PMorgan Chase & Co. has excluded Nigeria from its local-currency emerging-market bond indexes tracked by more than $200 billion of funds, after restrictions on foreign-exchange transactions prompted investor concerns about a shortage of liquidity.
The first phase of removing Africa’s biggest economy from the Government Bond Index-Emerging Markets, or GBI-EM, will take place at the end this month followed by a full exit by the end of October, the New York-based lender said in a statement sent to Bloomberg on Tuesday by spokesman Patrick Burton.
It means Nigeria will “lose a significant chunk of regular portfolio inflows,” Gareth Brickman, a market analyst at ETM Analytics NA LLC in Stamford, Connecticut, said in a e-mailed note on Wednesday, estimating that more than $3 billion of Nigerian bonds will need to be sold. “The pressure will most certainly be back on the bank to allow the official naira rate to be at a lower, more sustainable level. Whether this comes with a more liberalized foreign-exchange regime is now anyone’s guess.”
Nigeria will not be eligible for re-entry for at least 12 months from the date of exclusion, JPMorgan said. The country has a 1.5 percent weighting in the biggest GBI-EM index, which is tracked by $183.8 billion of funds, according to the bank.
“Investors who track the GBI-EM series continue to face challenges and uncertainty while transacting in the naira due to the lack of a fully functional two-way FX market and limited transparency,” JPMorgan said in the statement. “As a result, Nigeria will be removed.”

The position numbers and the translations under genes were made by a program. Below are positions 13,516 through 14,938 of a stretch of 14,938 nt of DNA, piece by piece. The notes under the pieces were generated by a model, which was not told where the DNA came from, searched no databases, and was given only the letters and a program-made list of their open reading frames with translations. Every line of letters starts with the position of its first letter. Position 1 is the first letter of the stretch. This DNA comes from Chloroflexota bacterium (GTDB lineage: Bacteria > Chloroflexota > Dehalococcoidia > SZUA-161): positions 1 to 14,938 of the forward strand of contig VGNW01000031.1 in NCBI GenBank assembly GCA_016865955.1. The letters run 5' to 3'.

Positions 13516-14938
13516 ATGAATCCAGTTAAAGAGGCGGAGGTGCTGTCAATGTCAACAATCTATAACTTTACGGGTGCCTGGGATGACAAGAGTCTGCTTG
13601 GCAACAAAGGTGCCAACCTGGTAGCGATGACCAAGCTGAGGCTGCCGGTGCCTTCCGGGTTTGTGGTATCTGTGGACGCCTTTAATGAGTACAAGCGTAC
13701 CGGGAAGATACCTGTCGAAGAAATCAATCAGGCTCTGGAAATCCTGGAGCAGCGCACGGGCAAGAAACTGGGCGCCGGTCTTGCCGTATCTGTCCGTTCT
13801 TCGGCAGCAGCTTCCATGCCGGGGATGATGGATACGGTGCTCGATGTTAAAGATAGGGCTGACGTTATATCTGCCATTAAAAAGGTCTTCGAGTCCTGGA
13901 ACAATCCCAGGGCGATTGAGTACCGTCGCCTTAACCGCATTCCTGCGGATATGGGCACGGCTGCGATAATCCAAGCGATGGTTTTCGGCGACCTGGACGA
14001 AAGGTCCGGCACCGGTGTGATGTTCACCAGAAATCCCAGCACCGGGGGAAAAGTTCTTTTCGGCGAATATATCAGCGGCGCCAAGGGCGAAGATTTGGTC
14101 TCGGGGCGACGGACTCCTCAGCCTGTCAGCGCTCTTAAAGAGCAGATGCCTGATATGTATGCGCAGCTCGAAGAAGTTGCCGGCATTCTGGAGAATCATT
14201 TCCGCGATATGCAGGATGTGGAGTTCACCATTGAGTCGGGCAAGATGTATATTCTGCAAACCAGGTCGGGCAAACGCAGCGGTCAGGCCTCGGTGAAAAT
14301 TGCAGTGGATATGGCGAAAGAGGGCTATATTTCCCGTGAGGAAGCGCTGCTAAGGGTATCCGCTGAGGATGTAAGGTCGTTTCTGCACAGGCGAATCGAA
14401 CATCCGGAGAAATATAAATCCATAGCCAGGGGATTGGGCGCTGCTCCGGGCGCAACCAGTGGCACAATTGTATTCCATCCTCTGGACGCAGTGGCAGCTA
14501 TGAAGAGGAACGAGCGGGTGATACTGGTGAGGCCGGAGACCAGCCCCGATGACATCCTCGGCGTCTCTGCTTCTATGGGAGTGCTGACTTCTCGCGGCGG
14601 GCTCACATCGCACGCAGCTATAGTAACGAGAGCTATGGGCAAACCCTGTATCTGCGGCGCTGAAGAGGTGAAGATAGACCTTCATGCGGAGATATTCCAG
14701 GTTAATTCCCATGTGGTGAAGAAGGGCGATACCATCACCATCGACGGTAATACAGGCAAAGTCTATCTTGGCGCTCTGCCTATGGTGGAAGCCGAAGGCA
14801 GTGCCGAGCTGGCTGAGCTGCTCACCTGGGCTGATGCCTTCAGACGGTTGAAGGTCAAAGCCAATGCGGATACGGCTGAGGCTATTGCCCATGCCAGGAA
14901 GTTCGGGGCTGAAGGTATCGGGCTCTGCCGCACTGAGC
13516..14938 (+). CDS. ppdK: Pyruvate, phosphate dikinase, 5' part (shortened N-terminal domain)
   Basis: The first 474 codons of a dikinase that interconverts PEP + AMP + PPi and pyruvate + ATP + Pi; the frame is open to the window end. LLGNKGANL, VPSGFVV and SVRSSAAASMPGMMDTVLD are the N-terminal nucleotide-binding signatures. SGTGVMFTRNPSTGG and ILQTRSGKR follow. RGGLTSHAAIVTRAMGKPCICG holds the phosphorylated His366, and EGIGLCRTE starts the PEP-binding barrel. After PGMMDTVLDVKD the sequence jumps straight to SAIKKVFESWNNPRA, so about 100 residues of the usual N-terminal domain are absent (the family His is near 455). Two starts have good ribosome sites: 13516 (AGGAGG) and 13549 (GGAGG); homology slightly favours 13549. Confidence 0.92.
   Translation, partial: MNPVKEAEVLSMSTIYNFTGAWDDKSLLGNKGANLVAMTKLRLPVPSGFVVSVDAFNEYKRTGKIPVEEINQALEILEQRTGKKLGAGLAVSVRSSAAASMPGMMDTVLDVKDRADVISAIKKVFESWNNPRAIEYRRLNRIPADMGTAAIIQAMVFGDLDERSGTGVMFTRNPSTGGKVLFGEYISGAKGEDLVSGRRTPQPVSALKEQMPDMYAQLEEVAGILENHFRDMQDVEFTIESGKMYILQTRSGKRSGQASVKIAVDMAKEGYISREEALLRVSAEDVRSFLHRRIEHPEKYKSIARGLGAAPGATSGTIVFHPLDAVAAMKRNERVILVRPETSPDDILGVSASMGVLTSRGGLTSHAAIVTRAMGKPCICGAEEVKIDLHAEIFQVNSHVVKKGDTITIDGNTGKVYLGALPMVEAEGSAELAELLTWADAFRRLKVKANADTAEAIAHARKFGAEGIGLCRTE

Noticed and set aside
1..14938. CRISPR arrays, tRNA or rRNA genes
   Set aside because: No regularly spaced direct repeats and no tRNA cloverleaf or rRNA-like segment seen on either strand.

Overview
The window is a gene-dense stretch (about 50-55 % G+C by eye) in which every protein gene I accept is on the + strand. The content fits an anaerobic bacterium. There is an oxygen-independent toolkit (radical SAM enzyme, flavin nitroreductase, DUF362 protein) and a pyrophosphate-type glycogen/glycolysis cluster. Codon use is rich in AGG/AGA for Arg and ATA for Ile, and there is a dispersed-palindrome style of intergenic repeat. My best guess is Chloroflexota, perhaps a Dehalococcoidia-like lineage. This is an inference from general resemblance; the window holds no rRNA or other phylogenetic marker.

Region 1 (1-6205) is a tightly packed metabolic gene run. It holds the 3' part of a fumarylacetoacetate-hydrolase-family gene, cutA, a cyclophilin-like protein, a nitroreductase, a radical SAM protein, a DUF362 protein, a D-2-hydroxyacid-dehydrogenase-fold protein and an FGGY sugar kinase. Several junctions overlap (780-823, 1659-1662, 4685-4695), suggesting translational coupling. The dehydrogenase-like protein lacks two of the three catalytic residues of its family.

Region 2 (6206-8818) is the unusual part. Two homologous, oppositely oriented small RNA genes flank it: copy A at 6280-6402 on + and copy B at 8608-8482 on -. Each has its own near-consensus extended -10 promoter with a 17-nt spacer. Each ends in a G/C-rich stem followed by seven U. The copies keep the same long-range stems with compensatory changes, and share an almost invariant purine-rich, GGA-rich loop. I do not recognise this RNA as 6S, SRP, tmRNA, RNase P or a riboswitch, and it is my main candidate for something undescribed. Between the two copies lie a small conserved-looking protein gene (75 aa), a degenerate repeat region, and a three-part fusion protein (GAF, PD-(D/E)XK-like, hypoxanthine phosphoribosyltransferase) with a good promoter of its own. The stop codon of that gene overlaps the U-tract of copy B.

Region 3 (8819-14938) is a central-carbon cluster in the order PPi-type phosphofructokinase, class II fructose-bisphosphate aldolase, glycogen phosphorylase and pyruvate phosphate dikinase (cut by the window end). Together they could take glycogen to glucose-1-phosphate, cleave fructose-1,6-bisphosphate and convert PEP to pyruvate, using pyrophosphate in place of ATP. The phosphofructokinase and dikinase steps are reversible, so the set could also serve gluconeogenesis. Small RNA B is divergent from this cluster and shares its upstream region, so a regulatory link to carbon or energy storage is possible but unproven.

The naira weakened 20 percent to a record low of 206.32 per dollar in the year through Feb. 12. Extra curbs introduced by Emefiele after that slashed trading in the interbank market and have seen the currency stabilize at an average of 198.93 since the beginning of February.
“This will place additional pressure on the currency and even more upward pressure on domestic yields,” Stephen Bailey-Smith, head of Africa strategy at Standard Bank Group Ltd., said by phone from London.
JPMorgan included Nigeria in the GBI-EM in October 2012 after Emefiele’s predecessor, Lamido Sanusi, removed a rule that foreign buyers of naira bonds had to hold them for at least a year. Foreign holdings of the country’s local debt surged as a result to a peak of about $11 billion in 2013 before falling to $3 billion today, Samir Gadio, head of Africa strategy at Standard Chartered Plc., said by phone from London.
The exclusion hurts Nigeria just as President Muhammadu Buhari, in power since May, prepares to announce his cabinet, according to Ronak Gopaldas, head of country risk at Rand Merchant Bank. Buhari said he would have ministers in place by the end of the month.